The Intercept: EVEN AS A STUDENT MOVEMENT RISES, GUN MANUFACTURERS ARE TARGETING YOUNG PEOPLE
For years, gun manufacturers and industry-supported associations have focused their energy on transforming young Americans into the next generation of shooters. Using the appeal of a real-word version of the video game-style experience, the industry is pursuing young people to bolster revenue amid slumping sales. While the industry soars under Democratic governance — for fear that imminent regulations will make purchases more difficult — gun sales have been down since President Donald Trump’s election....

With the aid of advertising that draws on a video game aesthetic, gun companies and their allies, including the National Rifle Association, have increasingly shifted their efforts to target young, first-time gun buyers....

At the Bank of America Leveraged Finance Conference in November, the CFO of one of the largest companies involved in gun accessories and ammunition was explicit about the video-game appeal to young gun enthusiasts. “It has become a recreational shooting market, partly driven by the Xbox generation coming of age,” said Stephen Nolan, of Vista Outdoor. “And two trends which bode very well to the market long term: significant influx of younger shooters and significant influx of female shooters into the market.” Younger shooters, he explained, look to buy paper targets of zombies or vampires, and are more interested in buying high volumes of ammunition....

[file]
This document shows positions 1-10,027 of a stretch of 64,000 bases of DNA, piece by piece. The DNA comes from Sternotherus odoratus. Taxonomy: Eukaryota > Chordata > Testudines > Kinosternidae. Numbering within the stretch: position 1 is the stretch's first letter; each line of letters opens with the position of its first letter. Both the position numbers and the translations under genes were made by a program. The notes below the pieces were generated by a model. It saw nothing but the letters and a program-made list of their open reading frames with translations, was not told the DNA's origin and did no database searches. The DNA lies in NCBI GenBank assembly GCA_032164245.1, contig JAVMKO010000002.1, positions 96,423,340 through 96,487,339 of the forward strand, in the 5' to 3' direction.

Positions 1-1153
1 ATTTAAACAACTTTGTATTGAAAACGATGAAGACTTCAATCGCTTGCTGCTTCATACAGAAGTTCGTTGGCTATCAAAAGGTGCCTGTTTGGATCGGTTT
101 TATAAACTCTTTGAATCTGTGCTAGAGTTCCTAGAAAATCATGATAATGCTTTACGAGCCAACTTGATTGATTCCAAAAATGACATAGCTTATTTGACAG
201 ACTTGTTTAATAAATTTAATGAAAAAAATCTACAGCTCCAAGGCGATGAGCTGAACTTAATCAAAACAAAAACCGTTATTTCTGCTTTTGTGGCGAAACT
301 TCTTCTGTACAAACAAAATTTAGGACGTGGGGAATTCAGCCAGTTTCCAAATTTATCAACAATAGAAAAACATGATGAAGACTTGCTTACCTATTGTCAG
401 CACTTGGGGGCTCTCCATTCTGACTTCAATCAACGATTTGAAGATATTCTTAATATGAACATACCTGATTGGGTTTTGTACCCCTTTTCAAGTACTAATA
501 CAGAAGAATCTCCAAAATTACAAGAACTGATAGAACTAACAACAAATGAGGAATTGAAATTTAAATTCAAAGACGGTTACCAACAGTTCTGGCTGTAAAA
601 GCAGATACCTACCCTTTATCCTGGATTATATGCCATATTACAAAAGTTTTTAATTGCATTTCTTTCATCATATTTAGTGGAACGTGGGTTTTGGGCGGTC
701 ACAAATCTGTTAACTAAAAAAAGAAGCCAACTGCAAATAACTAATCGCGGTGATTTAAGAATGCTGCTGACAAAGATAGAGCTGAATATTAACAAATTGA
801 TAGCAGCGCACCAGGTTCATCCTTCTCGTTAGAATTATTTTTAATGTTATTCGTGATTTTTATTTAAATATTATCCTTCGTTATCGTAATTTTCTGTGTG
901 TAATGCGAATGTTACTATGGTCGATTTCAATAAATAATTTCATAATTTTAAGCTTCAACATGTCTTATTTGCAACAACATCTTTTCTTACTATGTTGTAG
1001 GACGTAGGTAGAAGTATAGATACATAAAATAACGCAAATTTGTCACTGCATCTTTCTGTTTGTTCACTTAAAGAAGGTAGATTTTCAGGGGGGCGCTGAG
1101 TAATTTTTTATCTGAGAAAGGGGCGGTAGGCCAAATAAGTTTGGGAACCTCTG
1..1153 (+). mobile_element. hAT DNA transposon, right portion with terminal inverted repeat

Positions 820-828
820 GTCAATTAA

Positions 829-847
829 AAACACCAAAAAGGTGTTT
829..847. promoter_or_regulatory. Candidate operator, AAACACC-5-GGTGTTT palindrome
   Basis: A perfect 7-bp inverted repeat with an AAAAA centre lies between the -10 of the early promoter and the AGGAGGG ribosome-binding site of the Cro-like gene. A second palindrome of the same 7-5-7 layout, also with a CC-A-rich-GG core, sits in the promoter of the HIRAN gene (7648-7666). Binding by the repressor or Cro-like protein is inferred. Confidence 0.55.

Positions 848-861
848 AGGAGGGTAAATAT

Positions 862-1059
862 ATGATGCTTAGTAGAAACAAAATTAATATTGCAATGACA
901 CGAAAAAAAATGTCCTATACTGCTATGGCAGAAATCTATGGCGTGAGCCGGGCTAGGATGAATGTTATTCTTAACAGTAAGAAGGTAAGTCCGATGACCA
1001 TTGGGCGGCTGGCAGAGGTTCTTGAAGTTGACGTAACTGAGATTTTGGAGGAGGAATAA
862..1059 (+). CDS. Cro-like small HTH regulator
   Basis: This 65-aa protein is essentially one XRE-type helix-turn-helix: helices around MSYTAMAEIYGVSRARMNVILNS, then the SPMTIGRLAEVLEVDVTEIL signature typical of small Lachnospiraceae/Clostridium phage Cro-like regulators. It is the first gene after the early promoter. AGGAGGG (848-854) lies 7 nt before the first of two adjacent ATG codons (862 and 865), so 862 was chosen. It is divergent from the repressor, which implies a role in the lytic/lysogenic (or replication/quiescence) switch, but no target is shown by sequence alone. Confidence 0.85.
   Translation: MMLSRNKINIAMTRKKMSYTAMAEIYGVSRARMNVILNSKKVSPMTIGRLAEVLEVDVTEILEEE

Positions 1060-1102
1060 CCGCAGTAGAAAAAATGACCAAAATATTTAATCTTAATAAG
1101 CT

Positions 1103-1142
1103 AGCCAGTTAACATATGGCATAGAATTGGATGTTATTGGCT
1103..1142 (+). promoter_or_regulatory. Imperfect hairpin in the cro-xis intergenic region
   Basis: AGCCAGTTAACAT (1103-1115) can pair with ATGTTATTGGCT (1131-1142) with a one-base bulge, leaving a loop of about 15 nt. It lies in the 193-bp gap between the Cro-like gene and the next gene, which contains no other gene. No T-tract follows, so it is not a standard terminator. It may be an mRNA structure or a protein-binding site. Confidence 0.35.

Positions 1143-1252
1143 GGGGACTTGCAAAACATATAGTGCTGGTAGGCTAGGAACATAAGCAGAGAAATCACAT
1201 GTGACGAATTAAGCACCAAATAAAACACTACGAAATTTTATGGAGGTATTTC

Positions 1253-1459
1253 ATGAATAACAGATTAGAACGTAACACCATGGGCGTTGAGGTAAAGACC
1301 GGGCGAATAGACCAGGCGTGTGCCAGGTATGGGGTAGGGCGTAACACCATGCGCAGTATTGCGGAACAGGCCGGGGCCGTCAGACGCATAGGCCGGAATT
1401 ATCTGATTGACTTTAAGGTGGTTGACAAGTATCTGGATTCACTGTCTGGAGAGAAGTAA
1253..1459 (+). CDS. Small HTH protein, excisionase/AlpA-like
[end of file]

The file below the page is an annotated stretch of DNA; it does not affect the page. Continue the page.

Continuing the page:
Companies hawk zombie-themed gun apparel and other youth oriented gun accessories on social media. Vista Outdoors sponsors shooting events for Boy Scout troops. In 2012, EA Games partnered with a gun companies such as Magpul, McMillan, and others to sell guns and other items featured in the the game “Medal of Honor: Warfighter” to consumers.
There's also a magazine called Junior Shooters.

I saw this discussed on Democracy Now this morning: As Students Demand Gun Control, Arms Manufacturers Continue Targeting “Next Generation of Shooters”
Well, to speak more about firearms, gun manufacturers and the unprecedented youth movement for gun control, we’re joined now by The Intercept’s investigative reporter Lee Fang, his new piece headlined “Even as a Student Movement Rises, Gun Manufacturers Are Targeting Young People.”

Lee, welcome back to Democracy Now! How are gun manufacturers targeting young people?

LEE FANG: Hi, Amy. Thanks for having me.

You know, we took a look at investor reports from gun manufacturers and other gun industry companies, and there’s a number of reasons why, but gun executives say they’re making a new push to target younger generations, teenagers, millennials, mainly because gun sales have been plummeting over the last year. That’s partially because, with a Republican president and Republicans in power in Congress, there has been little fear of gun control. And what the gun industry has done historically is that they’ve used the potential for gun control to spur panic buying, often using third parties like the NRA to kind of whip up hysteria. And without that kind of fear of gun control, there’s been less gun sales, so they’re attempting to grow their market.